This blog also ask for confirmation of this part of the wire service report, which is whether NuScale and JGC have plans for joint export deals to Asian or Middle Eastern countries under the agreement or even new builds in Japan. It is important to note that Japan has no SMR type design available for export and nothing that is even close to one emerging from the r&d bench scale by the end of this decade.
NuScale’s spokesman said deal will support the firm’s plans for global export sales.
“We expect that Fluor and JGC will team on providing EPC service as part of delivering NuScale Plants in markets worldwide. We are excited about the prospect of being able to offer NuScale’s passively safe SMR technology to help Japan achieve its commitments to reduce carbon emissions. We look forward to being able to speak about specific deployments once we secure customer commitments.”
And a spokesman for JGC echoed NuScale’s response. The firm said it is expanding its business in the nuclear-related sector in response to the ongoing global transition from fossil fuels to hydrogen and renewable energy.
“In the medium and long term, JGC Corporation will work with Fluor to secure and execute SMR EPC projects on a global basis, and intends to seek opportunities in integrating SMRs with renewable energy, as well as with hydrogen production and seawater desalinization.”
International politics may also play a part in the arrangement. Nikkei hinted that relations between the US and Japan will be enhanced by it. Fighting climate change will be on the agenda when President Joe Biden meets Japanese Prime Minister Yoshihide Suga for a summit in the U.S. later this month. President Biden is seeking help from Asian allies to counter China’s growing assertiveness in the region and Japan will play a key role in that effort.
The Asia Times reported on April 5 that when Prime Minister Yosihide Suga walks into the Oval Office of the White House on April 16, he will be the first foreign leader to meet President Joe Biden. The visit is reportedly intended to showcase the Biden administration’s central foreign policy goal – to challenge and encircle China.
“They all believe that to get China policy right, you have to get Asia right, and to get Asia right, you have to start with Japan,” said James Schoff of the Carnegie Endowment for Peace and a former Obama administration Japan expert who advised the Biden campaign in a statement to the Asia Times.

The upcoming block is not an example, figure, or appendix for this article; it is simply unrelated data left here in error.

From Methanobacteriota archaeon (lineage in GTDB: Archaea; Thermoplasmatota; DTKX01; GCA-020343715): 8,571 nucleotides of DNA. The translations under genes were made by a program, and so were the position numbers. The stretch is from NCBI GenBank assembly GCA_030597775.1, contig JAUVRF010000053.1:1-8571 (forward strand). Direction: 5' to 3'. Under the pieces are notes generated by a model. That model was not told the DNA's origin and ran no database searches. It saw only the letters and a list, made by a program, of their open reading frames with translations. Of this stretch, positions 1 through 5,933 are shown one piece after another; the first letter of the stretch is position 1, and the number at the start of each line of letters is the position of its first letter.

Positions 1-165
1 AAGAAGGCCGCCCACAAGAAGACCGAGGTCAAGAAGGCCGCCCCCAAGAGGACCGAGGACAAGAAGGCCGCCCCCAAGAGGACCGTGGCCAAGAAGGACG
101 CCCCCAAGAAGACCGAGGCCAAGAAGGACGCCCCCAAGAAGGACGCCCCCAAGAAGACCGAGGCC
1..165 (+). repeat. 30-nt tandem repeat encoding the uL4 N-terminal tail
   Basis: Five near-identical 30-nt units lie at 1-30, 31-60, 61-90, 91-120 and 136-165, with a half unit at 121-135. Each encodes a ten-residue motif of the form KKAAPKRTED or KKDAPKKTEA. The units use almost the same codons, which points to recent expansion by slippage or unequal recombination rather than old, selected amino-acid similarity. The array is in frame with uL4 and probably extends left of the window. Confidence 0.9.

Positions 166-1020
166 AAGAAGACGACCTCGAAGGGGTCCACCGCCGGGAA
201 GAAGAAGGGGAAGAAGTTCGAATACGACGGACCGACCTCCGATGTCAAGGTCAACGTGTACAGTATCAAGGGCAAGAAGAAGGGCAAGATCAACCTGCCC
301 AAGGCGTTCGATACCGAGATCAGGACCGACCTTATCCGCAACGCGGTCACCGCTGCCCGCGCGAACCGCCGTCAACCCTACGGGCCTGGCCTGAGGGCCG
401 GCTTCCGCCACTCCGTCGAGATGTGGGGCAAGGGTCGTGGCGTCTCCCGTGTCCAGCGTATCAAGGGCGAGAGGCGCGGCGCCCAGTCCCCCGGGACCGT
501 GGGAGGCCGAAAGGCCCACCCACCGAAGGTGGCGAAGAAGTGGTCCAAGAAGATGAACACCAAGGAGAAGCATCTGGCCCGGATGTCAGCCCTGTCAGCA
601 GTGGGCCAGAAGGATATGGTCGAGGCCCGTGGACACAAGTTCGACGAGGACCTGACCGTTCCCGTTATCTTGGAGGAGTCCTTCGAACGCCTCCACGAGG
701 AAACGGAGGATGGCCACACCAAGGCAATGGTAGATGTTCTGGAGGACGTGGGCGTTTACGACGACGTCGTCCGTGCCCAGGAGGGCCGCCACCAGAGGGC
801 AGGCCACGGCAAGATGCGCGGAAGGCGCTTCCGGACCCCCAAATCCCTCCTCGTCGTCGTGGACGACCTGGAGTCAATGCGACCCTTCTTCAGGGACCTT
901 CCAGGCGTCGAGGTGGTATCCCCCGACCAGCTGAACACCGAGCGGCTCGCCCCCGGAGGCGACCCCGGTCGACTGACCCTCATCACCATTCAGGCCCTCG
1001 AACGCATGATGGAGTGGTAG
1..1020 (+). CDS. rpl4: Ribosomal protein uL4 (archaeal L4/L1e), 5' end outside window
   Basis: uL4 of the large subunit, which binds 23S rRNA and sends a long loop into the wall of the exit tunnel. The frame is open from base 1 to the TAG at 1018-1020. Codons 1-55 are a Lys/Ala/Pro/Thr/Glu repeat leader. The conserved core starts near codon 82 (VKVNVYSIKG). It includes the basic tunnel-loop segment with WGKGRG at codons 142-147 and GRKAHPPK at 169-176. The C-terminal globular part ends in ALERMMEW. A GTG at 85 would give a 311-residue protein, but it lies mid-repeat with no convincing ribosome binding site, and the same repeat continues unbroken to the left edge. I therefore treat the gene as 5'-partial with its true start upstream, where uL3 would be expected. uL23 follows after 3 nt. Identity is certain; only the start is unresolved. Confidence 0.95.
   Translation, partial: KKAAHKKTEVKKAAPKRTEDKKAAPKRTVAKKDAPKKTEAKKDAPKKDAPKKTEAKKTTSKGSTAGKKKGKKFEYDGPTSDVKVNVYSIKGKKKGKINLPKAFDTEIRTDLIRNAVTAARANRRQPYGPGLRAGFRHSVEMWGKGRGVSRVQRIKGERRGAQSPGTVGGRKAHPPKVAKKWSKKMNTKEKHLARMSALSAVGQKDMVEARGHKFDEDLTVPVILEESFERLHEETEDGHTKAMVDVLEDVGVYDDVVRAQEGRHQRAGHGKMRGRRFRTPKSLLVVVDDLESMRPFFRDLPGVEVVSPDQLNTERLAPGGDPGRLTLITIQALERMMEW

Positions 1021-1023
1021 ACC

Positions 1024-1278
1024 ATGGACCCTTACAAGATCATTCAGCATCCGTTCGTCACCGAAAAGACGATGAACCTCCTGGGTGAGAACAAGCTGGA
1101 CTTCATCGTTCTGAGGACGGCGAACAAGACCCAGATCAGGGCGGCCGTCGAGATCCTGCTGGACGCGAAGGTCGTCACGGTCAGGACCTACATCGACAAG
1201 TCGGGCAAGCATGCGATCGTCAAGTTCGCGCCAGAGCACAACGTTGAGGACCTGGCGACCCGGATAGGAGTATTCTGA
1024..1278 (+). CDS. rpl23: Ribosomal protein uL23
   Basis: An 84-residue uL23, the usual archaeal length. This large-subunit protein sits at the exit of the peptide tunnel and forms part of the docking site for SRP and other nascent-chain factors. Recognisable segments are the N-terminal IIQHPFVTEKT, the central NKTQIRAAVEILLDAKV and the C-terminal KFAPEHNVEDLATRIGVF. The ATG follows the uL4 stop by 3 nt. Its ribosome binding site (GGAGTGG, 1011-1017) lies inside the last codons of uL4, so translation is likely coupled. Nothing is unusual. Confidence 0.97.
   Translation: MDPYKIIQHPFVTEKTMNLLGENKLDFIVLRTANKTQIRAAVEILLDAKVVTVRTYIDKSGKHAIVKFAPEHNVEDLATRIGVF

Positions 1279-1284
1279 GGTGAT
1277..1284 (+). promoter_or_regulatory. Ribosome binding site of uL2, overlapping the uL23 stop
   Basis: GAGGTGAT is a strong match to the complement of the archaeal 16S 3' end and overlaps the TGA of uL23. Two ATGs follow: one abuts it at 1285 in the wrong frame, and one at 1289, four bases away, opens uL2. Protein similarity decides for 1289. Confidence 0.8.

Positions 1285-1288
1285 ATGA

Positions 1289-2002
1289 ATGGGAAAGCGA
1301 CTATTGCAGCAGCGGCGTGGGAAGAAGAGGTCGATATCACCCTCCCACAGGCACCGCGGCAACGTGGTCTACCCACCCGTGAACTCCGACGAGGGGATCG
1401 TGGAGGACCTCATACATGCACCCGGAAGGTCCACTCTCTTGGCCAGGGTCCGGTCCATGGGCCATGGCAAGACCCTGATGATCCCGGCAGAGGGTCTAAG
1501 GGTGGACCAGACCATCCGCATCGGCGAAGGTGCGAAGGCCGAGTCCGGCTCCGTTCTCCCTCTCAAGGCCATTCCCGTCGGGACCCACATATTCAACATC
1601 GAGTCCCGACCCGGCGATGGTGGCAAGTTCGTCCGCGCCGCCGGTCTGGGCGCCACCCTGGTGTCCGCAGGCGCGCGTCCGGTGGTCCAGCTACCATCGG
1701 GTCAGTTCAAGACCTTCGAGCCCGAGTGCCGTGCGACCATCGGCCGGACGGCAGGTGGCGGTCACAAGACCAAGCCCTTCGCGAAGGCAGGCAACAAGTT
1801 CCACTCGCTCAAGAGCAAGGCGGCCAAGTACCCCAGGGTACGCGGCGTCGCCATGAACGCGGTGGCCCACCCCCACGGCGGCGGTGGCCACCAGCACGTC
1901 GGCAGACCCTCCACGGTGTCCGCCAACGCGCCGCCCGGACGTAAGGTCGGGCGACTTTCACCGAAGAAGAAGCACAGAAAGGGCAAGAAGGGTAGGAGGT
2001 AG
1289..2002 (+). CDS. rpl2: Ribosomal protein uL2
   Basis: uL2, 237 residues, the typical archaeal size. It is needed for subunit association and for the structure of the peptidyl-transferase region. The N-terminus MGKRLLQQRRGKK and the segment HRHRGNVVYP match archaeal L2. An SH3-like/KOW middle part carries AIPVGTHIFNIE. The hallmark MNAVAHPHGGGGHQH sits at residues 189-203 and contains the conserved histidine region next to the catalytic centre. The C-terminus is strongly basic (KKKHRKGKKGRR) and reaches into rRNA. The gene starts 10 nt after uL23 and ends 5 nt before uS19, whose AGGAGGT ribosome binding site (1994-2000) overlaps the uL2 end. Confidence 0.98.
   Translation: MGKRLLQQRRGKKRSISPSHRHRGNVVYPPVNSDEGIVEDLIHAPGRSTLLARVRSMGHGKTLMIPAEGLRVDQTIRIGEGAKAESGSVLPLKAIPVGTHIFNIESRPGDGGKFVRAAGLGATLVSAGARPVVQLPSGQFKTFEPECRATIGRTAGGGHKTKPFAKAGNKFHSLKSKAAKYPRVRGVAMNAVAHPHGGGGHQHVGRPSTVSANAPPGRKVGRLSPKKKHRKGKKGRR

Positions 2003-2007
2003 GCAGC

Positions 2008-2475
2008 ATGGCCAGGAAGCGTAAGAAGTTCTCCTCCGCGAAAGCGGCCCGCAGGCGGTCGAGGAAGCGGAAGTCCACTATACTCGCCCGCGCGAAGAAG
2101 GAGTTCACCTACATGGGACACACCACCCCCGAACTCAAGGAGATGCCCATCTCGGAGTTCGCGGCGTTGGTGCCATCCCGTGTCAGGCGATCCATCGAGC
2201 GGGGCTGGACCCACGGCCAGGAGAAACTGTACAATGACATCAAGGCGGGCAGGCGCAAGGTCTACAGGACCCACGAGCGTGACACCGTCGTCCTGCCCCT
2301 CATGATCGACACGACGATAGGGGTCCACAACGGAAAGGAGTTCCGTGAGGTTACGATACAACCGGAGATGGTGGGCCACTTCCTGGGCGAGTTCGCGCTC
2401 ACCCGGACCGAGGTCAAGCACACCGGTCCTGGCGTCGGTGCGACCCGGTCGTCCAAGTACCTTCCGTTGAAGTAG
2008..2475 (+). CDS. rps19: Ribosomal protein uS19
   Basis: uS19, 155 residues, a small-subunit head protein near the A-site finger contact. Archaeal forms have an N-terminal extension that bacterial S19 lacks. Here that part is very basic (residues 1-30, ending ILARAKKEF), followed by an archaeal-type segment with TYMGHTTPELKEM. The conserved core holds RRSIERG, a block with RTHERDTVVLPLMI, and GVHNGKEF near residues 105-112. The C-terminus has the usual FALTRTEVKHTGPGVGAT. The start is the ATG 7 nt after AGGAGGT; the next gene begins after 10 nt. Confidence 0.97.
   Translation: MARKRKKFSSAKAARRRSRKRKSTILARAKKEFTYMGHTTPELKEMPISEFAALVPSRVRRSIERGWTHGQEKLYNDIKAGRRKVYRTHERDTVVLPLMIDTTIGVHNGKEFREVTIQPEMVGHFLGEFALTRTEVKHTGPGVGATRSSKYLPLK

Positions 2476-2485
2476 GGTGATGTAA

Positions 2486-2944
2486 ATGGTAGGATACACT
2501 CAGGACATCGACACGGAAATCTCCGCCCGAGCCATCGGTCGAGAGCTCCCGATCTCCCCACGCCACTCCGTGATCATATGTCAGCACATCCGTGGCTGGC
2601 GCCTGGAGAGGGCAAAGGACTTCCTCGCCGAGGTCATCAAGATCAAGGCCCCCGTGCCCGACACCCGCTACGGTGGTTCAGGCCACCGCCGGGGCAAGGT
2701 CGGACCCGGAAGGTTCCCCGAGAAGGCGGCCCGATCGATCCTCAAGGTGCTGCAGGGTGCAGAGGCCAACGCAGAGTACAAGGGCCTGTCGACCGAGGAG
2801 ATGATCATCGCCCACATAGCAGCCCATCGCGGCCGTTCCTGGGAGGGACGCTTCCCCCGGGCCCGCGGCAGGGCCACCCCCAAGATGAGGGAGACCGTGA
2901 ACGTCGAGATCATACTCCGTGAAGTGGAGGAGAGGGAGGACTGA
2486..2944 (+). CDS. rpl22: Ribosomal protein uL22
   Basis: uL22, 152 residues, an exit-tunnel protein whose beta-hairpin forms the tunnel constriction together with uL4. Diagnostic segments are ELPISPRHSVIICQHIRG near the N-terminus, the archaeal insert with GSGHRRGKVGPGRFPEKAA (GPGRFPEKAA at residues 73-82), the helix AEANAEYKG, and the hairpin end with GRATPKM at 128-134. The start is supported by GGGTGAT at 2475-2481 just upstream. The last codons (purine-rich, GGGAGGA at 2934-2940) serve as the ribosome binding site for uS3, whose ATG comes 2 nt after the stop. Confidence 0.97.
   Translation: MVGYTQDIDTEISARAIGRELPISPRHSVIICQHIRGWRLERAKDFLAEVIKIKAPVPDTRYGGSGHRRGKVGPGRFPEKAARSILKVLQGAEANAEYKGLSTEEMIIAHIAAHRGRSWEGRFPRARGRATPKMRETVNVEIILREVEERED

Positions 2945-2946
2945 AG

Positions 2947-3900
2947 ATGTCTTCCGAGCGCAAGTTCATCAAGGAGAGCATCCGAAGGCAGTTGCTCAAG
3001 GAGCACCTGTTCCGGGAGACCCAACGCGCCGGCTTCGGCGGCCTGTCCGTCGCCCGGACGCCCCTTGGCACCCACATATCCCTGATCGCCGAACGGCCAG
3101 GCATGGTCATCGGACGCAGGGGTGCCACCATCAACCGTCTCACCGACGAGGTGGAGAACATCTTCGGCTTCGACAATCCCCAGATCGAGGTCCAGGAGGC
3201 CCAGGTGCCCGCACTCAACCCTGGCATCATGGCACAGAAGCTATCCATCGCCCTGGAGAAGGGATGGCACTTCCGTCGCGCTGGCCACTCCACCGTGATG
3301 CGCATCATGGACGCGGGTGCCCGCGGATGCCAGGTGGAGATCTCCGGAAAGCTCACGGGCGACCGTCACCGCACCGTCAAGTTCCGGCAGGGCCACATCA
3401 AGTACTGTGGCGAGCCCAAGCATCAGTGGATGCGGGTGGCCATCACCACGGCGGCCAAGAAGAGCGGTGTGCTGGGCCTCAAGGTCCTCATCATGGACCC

The deal with JGC is NuScale’s second contract with an offshore firm for key elements of its new build. Previously, NuScale inked a deal with Doosan Heavy Industries of South Korea.
On April 29, 2019, NuScale Power and Doosan Heavy Industries and Construction Co., Ltd. (Doosan) announced a $44M strategic cooperation to support deployment of the NuScale Power Module (NPM) worldwide. Doosan and its financial partners provided a cash investment in NuScale as part of this strategic relationship.
Doosan will supply long lead time components and other equipment. DHIC is expected to bring its expertise in nuclear pressure vessel manufacturing. Doosan also signed the ‘unit purchase agreement’ through which it will make a cash equity investment in NuScale with Korean financial investors. The terms of the equity deal were not disclosed but it will involve transfer of NuScale stock to Doosan.
The strategic cooperation between DHIC and NuScale is not limited to the USA, but will extend to global nuclear markets. DHIC and NuScale expect the value of equipment supplied through the contract will total at least S1.2 billion. Like the deal with JGC, the deal with Doosan is intended to place NuScale’s supply chain partners closer to future customers.
The US Nuclear Regulatory Commission in September 2020 issued a standard design approval to NuScale Power for the NuScale SMR. This allows the design to be referenced in applications for construction, operating and manufacturing licenses and permits in the USA. Site-specific licensing procedures must still be completed and a combined construction and operating license obtained before any construction can begin.
Fluor and NuScale are working with Utah Associated Municipal Power Systems in the development of a 720-megawatt plant that is to be built at a site at the US Department of Energy’s Idaho National Laboratory.